Friday Job Announcements

Job vacancies are posted on Friday. Some announcements might still appear throughout the week. If you would like your Indian law job posted on Turtle Talk, please email indigenous@law.msu.edu.

Choctaw Nation of Oklahoma

Attorney, Durant, OK. Applicants should send their resumes to: Karen Burkett, Senior Recruiter, at kburkett@choctawnation.com

Tohono O’odham Nation

Chief Prosecutor, Sells, AZ. Applicants must have at least six years of relevant experience, including three years of supervisory experience, and be licensed in Arizona.  To apply, please send a cover letter, resume, and three writing samples to Laura Berglan, Acting Attorney General, via email at laura.berglan@tonation-nsn.gov.

Bear River Band of Rohnerville

Court Clerk, Loleta, CA. Apply here.

Oglala Sioux Tribe

In-house Attorneys (2), Pine Ridge, SD. Requirements: degree from an accredited law school; admitted to practice and in good standing by a State Bar Association; hair follicle drug test; criminal background check; experience working with Tribes and knowledge of federal Indian law. Salary: depends on years of legal experience, up to $150,000 per annum. Interested candidates must submit a Letter of Intent and documents to: Lisa Cummings, Oglala Sioux Tribe, Legal Department, PO Box 2070, Pine Ridge, SD 57770 or email to LisaC@oglala.org. Telephone number: 605.867.2138.

University of Washington School of Law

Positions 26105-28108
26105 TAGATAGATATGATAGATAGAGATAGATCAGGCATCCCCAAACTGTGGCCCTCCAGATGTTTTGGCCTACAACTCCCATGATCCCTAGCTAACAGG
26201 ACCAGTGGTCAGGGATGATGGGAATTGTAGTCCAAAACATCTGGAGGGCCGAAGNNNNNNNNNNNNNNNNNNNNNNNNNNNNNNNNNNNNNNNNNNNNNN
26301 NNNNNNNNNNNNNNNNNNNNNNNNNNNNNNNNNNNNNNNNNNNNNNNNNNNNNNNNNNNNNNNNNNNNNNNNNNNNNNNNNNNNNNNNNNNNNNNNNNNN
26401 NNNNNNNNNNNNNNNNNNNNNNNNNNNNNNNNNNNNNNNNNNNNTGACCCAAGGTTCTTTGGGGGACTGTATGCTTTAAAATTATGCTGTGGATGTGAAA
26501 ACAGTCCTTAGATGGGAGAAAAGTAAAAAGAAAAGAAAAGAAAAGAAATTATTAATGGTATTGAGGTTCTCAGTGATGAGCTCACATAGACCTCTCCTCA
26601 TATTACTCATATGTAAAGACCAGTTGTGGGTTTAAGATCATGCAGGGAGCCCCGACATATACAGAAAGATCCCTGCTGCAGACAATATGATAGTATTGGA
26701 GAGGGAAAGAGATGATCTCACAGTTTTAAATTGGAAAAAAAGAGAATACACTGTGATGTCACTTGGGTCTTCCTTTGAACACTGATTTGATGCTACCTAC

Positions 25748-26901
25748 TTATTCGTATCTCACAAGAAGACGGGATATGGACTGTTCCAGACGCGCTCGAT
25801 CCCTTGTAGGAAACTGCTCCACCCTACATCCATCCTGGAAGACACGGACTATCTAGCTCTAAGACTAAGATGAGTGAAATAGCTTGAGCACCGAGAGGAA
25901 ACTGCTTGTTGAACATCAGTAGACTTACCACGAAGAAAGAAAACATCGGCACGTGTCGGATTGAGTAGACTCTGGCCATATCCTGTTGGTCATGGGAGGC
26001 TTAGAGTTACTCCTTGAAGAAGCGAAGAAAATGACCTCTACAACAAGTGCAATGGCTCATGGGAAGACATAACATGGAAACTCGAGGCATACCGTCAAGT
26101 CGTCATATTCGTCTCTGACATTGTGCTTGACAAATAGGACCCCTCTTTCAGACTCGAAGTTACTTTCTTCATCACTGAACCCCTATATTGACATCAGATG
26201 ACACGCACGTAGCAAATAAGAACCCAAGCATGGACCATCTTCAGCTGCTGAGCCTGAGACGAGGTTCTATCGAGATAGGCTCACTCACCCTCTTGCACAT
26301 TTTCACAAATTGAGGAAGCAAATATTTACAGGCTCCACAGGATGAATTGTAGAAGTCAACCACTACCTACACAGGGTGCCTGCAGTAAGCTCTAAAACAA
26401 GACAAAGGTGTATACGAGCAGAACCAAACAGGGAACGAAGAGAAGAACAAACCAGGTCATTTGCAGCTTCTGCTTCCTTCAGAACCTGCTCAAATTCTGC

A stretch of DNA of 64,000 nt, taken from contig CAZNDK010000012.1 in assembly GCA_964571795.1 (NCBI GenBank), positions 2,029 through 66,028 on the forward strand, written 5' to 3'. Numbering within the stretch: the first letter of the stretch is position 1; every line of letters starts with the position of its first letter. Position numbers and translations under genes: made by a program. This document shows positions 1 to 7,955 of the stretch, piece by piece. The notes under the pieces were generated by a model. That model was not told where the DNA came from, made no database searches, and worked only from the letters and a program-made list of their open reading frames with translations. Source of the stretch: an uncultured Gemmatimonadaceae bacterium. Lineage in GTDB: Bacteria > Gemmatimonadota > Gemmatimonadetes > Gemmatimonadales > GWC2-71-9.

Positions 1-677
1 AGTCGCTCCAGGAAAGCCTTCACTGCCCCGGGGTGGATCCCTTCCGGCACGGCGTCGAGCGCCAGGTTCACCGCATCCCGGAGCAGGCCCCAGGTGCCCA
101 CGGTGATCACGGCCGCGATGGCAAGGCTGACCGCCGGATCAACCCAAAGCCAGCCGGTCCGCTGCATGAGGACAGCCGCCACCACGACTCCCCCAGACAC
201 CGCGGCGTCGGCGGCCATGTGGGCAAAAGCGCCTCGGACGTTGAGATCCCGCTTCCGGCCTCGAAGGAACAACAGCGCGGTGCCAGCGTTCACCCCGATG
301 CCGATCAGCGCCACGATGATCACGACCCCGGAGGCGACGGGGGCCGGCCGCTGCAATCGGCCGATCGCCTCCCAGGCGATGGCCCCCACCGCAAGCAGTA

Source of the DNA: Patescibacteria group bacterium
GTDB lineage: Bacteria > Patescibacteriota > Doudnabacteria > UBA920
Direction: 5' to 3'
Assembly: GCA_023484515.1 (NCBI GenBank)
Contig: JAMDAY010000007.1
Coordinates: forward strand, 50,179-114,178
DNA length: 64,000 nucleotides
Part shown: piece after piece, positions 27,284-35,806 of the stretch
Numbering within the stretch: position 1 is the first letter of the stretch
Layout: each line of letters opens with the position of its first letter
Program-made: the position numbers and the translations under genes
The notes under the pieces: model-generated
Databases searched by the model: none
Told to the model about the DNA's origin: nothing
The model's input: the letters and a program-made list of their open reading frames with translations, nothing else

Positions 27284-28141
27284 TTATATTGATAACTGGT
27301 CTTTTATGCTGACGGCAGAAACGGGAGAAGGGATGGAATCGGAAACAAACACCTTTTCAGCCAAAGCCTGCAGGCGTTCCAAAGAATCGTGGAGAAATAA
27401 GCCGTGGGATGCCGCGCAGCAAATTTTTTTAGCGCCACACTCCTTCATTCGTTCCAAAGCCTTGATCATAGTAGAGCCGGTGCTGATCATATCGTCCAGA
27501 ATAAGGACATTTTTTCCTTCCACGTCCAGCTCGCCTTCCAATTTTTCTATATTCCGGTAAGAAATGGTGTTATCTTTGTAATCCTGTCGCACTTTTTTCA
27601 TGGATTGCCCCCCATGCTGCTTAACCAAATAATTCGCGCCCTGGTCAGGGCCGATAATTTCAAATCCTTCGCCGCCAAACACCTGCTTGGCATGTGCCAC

Staff Attorney, Tribal Court Public Defense Clinic, Seattle, WA.

Friday Job Announcements

Job vacancies are posted on Friday. Some announcements might still appear throughout the week. If you would like your Indian law job posted on Turtle Talk, please email indigenous@law.msu.edu.

Wisconsin Judicare Inc.

Staff Attorney, Wasau, WI. Wisconsin Judicare’s Indian Law Office has an opening beginning February 1st for an attorney to represent Native American individuals and groups on a variety of issues including criminal defense representation in tribal courts and Indian law litigation in tribal and state courts.

Sault Ste. Marie Tribe of Chippewa Indians

Tribal Attorney-Assistant Prosecutor. Responsible for prosecuting criminal, juvenile, landlord-tenant, and Indian child welfare cases in state court. The Tribal Attorney – Assistant Prosecutor is also responsible for assisting and providing back-up coverage for the Tribal Attorney – ACFS on Indian Child Welfare matters in the state courts.

Havasupai Tribe

In-house General Counsel. The Havasupai Tribe, located in the Grand Canyon region of Arizona, is seeking a full-time in-house general counsel set up a tribal office in either Phoenix or Flagstaff.  The job requires frequent trips to Supai, Arizona.  All applicants must have at least 3 years experience working for tribal governments in areas other than gaming.  Applicants should submit a letter of interest, a relevant writing sample and resume to:  office@mvicklaw.com

Choctaw Nation

Executive Director of Legal & Compliance. Will report to the Senior Executive Officer of the Legal and Compliance Division. Responsible for the management of the CNO In-House Legal Department in its entirety. This position will coordinate with the Senior Executive Officer and outside counsel on all legal matters, will manage internal case management, and the delegation of assignments to In-House Associate Counsel and personnel.

Eastern Shoshone Tribe

Attorney General. Responsible for providing legal advice and counsel to the Eastern Shoshone Tribal government, its departments and enterprises; and represents the Eastern Shoshone Tribe in all matters at issue before federal, state and tribal courts. The Attorney General serves as the Director for the Office of Attorney General.